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Abstract

State proceedings that initiate and effect involuntary termination of parental rights occur only in egregious circumstances. In New Mexico, before an abusive or neglectful parent’s rights may be terminated, the state must prove, among other requirements, that it made “reasonable efforts” to provide assistance to the involved parent to remedy the causes and conditions that led to the subject abuse. Courts continue to grapple with precisely what constitutes reasonable efforts to this day because it is not concretely defined. Special cases, such as when parents have become incarcerated after an adjudication of abuse or neglect, are particularly vexing because parents behind bars are limited in their ability to communicate with their case workers and may have fewer options to comply with any treatment plan.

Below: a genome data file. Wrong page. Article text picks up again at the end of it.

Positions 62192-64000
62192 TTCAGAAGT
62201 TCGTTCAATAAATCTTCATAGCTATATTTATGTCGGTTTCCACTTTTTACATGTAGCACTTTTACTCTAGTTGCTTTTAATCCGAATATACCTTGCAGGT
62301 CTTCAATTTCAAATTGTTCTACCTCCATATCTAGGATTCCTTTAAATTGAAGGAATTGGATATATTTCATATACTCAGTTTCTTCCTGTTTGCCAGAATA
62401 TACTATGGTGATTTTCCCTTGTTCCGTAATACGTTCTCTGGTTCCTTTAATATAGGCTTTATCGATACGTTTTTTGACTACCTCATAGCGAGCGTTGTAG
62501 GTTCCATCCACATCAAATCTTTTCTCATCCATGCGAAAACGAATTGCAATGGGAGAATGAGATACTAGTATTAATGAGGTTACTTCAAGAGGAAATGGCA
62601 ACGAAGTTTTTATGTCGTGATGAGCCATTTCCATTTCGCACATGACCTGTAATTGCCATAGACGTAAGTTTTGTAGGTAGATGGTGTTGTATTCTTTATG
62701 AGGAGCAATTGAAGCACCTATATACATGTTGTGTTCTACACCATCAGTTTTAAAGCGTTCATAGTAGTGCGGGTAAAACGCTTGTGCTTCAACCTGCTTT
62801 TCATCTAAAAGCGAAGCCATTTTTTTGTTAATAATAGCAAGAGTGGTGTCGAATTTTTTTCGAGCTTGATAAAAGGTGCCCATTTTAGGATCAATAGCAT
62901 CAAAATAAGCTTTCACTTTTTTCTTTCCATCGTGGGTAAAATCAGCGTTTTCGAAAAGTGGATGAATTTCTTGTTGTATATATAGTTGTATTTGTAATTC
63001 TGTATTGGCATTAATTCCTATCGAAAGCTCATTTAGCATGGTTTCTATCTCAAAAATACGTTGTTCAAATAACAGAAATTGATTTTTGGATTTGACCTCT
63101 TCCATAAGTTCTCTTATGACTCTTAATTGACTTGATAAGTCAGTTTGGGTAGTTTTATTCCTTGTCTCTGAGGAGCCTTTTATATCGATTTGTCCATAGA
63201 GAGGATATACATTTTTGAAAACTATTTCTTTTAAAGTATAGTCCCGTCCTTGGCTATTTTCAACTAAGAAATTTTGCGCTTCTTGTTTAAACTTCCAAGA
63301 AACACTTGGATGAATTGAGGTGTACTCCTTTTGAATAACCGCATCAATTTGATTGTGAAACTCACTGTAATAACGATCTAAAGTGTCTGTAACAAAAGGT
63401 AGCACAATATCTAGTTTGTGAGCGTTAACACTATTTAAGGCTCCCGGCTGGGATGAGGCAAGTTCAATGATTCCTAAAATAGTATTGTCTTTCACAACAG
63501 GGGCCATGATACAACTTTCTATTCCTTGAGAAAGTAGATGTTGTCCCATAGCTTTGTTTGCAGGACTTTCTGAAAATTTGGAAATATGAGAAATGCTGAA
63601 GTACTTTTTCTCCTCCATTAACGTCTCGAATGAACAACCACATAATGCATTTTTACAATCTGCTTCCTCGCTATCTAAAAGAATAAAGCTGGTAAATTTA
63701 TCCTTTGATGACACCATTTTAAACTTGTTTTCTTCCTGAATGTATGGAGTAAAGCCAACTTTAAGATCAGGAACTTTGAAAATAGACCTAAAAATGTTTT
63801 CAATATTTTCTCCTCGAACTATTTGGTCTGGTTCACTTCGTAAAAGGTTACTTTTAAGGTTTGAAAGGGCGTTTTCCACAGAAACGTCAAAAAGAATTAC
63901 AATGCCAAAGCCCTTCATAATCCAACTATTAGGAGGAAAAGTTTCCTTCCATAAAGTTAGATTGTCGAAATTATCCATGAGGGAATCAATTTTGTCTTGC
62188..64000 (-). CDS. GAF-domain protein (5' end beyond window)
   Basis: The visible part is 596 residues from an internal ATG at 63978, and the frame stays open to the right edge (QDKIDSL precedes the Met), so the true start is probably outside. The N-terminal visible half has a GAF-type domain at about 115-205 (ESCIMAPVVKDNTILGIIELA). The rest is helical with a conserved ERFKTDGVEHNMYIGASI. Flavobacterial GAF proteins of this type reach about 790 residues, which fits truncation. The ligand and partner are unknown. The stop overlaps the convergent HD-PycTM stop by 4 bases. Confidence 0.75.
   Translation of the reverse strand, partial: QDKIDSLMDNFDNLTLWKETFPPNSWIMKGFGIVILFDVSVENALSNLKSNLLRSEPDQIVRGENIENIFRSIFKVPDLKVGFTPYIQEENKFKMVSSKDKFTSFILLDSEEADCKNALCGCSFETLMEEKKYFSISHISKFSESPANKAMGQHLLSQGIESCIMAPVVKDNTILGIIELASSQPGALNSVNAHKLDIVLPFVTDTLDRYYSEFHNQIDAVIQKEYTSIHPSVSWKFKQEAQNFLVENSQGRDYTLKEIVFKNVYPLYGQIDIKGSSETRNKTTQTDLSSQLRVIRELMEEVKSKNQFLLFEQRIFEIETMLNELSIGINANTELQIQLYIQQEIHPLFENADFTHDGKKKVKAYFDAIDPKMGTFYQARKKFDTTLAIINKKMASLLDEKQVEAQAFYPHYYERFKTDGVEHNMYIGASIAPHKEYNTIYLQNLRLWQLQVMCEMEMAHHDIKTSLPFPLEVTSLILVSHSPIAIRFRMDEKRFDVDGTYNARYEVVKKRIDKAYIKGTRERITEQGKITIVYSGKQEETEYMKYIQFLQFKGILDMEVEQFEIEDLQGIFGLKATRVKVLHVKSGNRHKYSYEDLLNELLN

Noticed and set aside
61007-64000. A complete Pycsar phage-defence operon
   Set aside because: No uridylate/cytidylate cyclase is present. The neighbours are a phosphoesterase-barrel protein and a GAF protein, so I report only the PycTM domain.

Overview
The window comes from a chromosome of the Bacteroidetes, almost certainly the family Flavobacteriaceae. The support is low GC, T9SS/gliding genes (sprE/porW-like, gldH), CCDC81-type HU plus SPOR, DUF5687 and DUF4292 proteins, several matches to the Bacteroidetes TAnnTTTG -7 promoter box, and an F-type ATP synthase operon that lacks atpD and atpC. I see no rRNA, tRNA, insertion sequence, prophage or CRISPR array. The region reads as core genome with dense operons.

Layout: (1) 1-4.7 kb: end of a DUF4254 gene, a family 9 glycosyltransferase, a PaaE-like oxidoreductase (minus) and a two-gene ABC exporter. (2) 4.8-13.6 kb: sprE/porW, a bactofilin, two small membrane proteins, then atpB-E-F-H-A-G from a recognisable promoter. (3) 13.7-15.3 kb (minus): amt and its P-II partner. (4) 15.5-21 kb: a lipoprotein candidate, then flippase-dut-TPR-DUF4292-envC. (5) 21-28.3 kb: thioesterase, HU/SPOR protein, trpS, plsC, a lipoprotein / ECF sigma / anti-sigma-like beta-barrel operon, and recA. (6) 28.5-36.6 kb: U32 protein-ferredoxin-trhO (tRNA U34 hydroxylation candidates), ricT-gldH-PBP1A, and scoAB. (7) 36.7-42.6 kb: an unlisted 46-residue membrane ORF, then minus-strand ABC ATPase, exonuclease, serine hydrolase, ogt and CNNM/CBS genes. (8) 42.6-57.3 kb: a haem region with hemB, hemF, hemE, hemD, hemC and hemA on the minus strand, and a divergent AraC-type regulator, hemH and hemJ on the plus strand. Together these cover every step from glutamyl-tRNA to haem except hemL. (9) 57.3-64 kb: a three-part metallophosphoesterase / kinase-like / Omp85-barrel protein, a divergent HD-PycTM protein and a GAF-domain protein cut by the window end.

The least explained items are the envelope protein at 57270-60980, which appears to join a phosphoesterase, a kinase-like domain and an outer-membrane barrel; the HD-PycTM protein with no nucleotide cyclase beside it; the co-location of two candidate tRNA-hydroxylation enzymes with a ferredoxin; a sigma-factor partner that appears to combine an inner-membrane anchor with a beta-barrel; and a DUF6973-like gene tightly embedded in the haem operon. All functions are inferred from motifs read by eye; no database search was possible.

The New Mexico Supreme Court decided one such case, State ex rel. Children, Youth & Families Dep’t v. Keon H. (In re Anhayla H.), in June 2018. This Note compares this case to others with similar fact patterns and argues this decision may set a precedent that reduces what quantum of work is considered reasonable when CYFD assists an incarcerated parent. This Note then proposes a legislative solution to the difficulties inherent in assisting incarcerated individuals who are involved in termination of parental rights proceedings.

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Creative Commons Attribution-Noncommercial-No Derivative Works 4.0 License
This work is licensed under a Creative Commons Attribution-Noncommercial-No Derivative Works 4.0 License.

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